Wednesday, 29 October 2014

Mind Maps

Are you a visualiser or a verbaliser? While you don't have to be strictly one or the other (you will learn through both methods), people will tend to have a preference for learning either visually (better memory for movies, diagrams etc) or verbally (prefer written word and listening). If you're not sure which learning style you have, you can test yourself by answering a questionnaire from the North Carolina State University website (http://www.engr.ncsu.edu/learningstyles/ilsweb.html). For an understanding of the learning style categories, take a look at Felder and Soloman's Index of Learning Styles (http://www.ncsu.edu/felder-public/ILSpage.html).  

So what does this have to do with technology you might ask? Well if you are a visualiser then you will benefit from using mind mapping software. This allows you to "draw up" your ideas in a visual format. This is useful when brainstorming, writing essays, coming up with creative concepts, or any problem you might want to explain or map out. I tend be slightly more verbal but have been using mind maps for writing my essays. This allows me to structure my essay and ensure I have a consistent flow.

There are various mind mapping products available for Windows, Mac or Linux (see the Lifehacker review: http://lifehacker.com/five-best-mind-mapping-tools-476534555). If you are looking for integration with Word and more complex drawing functions, you will need to pay for a product, but for basic functionality I have been using a web based app called Coggle (http://coggle.it). This is free and only requires a Google account in order to to sign up. I also find it convenient as I can access it from any web accessible device (tablet, desktop etc). Another recommendation is Mind Meister (www.mindmeister.com). The free version allows 3 mind maps and then you need to pay for additional features after that. Educational institutions receive discounts, so you may be able to get a cheap or free account through your school or other learning institution. Mind Meister has more sophisticated mapping tools and layouts and generally more functionality than Coggle. Like Coggle it is web based, so it can be accessed just about anywhere.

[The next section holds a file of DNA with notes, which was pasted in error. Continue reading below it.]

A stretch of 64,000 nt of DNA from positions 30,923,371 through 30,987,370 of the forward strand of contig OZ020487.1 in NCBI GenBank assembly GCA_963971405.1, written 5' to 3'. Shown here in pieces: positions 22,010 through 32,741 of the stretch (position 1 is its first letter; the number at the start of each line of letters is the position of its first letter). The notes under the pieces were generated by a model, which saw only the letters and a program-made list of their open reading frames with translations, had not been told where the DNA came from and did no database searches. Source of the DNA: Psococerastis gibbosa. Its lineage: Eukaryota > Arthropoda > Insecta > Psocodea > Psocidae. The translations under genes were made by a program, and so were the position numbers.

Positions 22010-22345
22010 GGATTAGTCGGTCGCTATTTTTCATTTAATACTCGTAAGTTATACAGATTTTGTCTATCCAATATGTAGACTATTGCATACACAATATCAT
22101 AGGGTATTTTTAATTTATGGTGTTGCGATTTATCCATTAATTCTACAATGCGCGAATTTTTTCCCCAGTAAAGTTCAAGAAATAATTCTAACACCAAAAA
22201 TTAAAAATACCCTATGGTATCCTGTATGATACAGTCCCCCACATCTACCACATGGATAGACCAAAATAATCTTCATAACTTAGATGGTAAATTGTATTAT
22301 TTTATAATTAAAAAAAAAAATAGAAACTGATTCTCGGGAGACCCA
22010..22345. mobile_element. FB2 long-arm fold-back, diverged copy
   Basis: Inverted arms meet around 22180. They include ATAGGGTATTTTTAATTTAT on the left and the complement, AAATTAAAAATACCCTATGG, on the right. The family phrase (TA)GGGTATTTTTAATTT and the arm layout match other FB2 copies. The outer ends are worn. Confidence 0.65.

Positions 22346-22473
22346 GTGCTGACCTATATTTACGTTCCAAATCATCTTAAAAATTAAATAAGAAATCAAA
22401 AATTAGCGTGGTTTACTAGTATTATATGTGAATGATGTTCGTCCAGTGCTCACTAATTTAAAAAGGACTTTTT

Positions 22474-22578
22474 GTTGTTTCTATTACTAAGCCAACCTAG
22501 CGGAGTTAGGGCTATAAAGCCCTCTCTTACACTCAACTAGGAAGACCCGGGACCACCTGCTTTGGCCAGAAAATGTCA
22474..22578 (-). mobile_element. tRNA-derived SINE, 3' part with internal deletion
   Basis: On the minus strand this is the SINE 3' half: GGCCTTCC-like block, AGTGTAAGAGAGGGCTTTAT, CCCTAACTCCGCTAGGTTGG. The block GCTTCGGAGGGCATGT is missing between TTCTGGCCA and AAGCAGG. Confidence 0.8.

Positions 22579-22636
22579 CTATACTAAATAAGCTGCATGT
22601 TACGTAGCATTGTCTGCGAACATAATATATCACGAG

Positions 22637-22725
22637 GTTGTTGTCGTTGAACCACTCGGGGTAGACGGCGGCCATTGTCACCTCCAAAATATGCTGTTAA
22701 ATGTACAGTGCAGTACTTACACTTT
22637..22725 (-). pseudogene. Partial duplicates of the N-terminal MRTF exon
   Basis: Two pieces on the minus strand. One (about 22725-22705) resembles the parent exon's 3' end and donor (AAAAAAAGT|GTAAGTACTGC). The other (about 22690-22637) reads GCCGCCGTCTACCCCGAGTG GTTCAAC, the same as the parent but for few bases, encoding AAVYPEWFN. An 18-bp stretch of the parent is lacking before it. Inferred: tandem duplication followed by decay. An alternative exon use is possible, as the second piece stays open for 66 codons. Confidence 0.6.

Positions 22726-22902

So whether you are a visualiser or verbaliser, you may get some benefit out of mind mapping, give it a go and see what works for you. You might be inspired by some of the more creative mind maps here.

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